Departmental Honors Project Title

Entangled: Romantic Love and Philosophy

Date of Award

Spring 2017

Degree Type

Honors Project

School

College of Liberal Arts

First Advisor

Stephen Kellert

Abstract

In order to do philosophy, one must understand what it is. Often one has to develop this understanding on their own, since the philosophical canon has such a range of attitudes, styles, and objects. In this paper, philosophy is a dialogue, a conversation spanning space and time, as well as the inside of one's own head. Philosophy is not something that can provide an absolute truth about reality; rather, philosophy is a means of describing how the philosopher thinks reality ought to be.

To exemplify this understanding of philosophy, this paper is written as fiction. It follows two people as they try to determine what romantic love is, and why it was a neglected or minimized philosophical object for centuries. As the characters converse, they develop the concept of philosophy described above, discuss the place of women, passion, and reason in philosophy, and determine – to the extent they are able – that romantic love is something people do, rather than a feeling or state of being, and is based on an unjustifiable attraction to another person and Aristotle's concept of friendship, specifically philia.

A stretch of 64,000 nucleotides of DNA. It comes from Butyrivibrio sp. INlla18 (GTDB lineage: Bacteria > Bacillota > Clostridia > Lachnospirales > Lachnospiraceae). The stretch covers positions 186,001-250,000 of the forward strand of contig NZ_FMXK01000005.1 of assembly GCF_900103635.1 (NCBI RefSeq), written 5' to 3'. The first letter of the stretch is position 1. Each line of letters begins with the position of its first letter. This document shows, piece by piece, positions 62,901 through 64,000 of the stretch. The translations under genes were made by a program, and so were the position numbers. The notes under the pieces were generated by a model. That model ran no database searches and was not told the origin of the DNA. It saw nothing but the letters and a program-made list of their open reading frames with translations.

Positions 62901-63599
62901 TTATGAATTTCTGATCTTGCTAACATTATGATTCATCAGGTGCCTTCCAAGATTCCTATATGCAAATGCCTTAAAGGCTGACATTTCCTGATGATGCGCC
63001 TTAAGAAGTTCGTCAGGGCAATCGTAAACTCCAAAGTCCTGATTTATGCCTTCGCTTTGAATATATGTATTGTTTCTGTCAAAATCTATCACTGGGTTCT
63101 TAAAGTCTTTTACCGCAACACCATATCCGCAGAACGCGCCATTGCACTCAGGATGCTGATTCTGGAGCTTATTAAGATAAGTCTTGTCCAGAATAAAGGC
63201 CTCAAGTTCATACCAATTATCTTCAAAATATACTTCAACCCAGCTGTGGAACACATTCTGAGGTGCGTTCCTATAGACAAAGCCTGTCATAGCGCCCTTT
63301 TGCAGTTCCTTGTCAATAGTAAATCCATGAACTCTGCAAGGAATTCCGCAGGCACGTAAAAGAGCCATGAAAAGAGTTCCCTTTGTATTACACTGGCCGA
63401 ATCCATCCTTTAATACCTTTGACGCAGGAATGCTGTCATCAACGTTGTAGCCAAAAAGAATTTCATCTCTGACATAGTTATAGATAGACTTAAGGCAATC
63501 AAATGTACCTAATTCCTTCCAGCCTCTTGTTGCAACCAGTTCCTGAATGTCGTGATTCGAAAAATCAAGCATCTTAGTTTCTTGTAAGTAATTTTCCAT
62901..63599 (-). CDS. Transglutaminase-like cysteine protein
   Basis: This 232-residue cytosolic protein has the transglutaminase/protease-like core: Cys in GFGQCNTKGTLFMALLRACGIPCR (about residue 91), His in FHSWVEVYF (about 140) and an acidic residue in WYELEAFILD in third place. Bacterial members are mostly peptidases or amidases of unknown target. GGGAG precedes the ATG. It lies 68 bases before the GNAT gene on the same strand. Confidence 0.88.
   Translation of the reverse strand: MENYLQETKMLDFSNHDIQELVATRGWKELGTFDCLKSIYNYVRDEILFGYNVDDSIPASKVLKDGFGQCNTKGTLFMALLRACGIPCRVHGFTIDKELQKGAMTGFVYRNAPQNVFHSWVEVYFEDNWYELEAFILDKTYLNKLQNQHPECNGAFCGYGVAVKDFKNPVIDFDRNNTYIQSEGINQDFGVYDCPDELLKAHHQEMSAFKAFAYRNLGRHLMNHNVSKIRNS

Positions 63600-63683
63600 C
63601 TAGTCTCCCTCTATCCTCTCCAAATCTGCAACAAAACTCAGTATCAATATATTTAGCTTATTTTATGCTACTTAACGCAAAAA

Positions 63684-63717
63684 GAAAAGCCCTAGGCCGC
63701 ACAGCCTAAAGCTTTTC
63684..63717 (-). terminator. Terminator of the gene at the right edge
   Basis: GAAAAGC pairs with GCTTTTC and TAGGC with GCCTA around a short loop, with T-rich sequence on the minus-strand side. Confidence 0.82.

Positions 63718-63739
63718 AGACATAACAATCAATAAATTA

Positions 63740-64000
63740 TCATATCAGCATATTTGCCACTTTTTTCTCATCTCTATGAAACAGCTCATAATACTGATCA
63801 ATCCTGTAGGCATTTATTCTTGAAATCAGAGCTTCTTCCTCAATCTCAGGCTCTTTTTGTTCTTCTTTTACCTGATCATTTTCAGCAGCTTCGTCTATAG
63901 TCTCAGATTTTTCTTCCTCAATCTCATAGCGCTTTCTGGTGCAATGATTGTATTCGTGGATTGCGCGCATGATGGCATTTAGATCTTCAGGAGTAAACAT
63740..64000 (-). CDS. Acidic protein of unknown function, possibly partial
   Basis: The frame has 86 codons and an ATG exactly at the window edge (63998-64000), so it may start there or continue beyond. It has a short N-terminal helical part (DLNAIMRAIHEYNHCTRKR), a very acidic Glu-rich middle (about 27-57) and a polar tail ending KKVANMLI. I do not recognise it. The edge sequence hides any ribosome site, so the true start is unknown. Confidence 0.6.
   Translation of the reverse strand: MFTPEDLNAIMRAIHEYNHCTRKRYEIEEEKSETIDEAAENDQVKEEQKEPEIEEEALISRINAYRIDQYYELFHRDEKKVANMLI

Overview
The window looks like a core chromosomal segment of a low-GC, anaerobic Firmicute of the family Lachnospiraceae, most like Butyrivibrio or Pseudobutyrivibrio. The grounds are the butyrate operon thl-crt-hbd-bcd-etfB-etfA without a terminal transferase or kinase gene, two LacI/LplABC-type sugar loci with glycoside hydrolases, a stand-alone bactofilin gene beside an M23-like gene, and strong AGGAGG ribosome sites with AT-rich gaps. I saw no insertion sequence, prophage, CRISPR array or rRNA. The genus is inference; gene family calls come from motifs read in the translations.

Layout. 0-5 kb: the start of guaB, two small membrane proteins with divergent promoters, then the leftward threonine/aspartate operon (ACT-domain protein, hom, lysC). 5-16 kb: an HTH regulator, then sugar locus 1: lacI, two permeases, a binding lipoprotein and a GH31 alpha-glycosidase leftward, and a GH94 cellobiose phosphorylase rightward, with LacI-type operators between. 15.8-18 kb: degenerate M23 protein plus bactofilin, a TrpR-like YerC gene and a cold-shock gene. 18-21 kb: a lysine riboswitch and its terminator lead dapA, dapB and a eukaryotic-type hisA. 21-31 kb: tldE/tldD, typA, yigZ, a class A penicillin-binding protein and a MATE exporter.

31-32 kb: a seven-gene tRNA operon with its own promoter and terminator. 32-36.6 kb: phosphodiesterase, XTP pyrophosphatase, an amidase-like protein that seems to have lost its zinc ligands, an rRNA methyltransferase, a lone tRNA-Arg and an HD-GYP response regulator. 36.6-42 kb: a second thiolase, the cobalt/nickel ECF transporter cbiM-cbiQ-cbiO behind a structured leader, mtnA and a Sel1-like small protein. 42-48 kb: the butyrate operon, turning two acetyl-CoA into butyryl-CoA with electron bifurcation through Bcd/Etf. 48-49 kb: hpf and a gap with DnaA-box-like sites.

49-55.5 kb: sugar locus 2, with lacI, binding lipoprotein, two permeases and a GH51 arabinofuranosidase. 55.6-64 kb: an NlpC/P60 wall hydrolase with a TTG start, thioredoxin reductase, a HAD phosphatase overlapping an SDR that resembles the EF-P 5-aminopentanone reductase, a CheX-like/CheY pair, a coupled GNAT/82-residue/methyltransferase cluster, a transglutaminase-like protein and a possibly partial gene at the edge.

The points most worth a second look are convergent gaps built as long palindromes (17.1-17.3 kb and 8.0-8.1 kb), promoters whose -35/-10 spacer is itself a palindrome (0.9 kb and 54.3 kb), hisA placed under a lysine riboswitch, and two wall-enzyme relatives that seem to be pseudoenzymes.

The idea of romantic love being a practice, rather than an emotion or a state of being, seems to be uncommon in philosophical work on the topic. It seems just as rare, especially historically, to think of romantic love as being between equals, who mutually care for each other and commit equally to the relationship. This paper aims to point out the holes I have found in my reading on romantic love in philosophy and to provide new perspectives on romantic love in the hopes of prompting further and broader discussion on the topic.

Included in

Philosophy Commons

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